Agriculture contractors in the Central Valley Project will receive zero percent of contract supply for the upcoming year according to the Feb. 21 announcement of the initial 2014 water supply allocation by the U.S. Dept. of Interior Bureau of Reclamation. In addition, municipal and industrial contractors and federal refuges will also see a dramatic reduction in water allocation.
The Calif. Department of Water Resources reports that snowpack and precipitation in the Sierra Nevada are historically low and the snow-water content statewide stands at 29 percent of average for this time of year. The February Runoff Forecast by the Calif. Department of Water Resources indicates a critical water year for both the Sacramento and San Joaquin valleys.
“This low allocation is yet another indicator of the impacts the severe drought is having on California communities, agriculture, businesses, power, and the environment,” said Michael L. Connor, Reclamation Commissioner. “We will monitor the hydrology as the water year progresses and continue to look for opportunities to exercise operational flexibility in future allocations. Reclamation is working with our federal partners through the National Drought Resilience Partnership, and we are continuing our efforts with the state to find a long-term, comprehensive solution to achieve the dual goals of a reliable water supply for California and a healthy Bay Delta ecosystem that supports the state’s economy.”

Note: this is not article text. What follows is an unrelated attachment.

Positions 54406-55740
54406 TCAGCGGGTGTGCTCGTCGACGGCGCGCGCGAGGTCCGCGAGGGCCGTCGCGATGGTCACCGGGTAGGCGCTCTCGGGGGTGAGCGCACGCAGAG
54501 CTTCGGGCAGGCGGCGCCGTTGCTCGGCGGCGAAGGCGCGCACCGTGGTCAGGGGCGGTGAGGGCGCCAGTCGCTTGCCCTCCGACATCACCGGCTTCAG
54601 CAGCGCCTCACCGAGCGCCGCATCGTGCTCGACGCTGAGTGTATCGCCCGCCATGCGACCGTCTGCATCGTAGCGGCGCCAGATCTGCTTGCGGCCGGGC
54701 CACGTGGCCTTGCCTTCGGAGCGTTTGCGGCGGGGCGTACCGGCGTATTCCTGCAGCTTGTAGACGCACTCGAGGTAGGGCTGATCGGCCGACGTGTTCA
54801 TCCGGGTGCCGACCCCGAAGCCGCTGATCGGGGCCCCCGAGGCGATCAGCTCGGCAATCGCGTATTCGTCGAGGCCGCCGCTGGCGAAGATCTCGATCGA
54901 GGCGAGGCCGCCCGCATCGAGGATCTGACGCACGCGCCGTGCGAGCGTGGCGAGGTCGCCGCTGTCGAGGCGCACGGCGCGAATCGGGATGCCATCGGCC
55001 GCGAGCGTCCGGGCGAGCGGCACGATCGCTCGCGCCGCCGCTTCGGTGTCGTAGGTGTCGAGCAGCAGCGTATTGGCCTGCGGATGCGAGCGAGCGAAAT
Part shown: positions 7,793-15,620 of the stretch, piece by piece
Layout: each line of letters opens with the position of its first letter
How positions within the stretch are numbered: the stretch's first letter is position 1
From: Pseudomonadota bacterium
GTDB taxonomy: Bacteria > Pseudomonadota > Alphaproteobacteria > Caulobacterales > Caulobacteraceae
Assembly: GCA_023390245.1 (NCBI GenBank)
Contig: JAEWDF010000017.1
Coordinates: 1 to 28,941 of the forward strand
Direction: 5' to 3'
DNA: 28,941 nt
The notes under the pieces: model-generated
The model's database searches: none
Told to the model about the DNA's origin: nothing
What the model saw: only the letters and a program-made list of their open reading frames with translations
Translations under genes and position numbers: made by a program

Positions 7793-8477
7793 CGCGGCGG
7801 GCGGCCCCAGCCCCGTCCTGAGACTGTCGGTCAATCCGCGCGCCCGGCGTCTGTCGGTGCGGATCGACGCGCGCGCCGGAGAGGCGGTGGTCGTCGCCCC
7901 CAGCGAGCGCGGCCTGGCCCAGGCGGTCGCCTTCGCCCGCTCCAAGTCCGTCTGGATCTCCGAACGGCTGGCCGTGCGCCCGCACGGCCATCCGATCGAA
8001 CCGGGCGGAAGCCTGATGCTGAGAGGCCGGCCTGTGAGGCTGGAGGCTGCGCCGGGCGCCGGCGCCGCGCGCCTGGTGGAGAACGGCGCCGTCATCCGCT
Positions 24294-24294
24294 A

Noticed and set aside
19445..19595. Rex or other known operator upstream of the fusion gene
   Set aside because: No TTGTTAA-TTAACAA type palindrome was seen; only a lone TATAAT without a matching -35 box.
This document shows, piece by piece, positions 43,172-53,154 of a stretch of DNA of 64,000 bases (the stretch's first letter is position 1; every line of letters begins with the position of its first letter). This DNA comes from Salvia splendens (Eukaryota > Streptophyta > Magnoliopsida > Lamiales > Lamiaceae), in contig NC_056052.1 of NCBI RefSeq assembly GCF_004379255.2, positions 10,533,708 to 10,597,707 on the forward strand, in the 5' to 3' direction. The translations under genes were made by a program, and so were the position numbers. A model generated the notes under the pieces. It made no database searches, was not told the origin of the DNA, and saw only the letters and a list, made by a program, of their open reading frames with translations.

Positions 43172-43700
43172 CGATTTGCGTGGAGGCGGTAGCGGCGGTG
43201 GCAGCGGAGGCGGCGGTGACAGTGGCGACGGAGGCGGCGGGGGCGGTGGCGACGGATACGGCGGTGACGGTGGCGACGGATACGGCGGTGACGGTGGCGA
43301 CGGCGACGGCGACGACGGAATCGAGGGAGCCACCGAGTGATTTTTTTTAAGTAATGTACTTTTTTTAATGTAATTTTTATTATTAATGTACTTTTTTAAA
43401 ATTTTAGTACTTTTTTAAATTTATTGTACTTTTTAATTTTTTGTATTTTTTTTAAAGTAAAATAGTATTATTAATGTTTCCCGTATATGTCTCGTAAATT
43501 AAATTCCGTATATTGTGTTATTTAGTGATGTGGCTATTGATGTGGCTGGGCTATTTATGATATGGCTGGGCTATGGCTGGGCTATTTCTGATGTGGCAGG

California's Central Valley stretches some 450 miles from Shasta County to Kern County with one-sixth of the populations and more than two-fifths of land area of the state. Throughout the Central Valley, agriculture is widespread but diverse in the type of crop produced with larger farming operation in the area relying heavily on irrigation. A zero allocation, while not shocking news for agriculture producers, will mean large tracts of land will probably go unplanted.
Reclamation began Water Year 2014 (Oct. 1, 2013, to Sept. 30, 2014) with 5.1 million acre-feet of carryover storage in six key CVP reservoirs, which was 43 percent of capacity and 75 percent of the 15-year average for October 1. Since that time, however, the state has continued to experience record dry conditions. On January 17, Governor Edmund G. Brown Jr. proclaimed a Drought State of Emergency.
Reclamation determines the allocation of CVP water for agricultural, environmental, and municipal and industrial purposes based upon many factors. Reclamation underscores that the following initial allocation, based on a conservative runoff forecast, is driven by critically dry hydrologic conditions, water quality requirements, flow objectives, relative priority of water rights, and endangered species protection measures.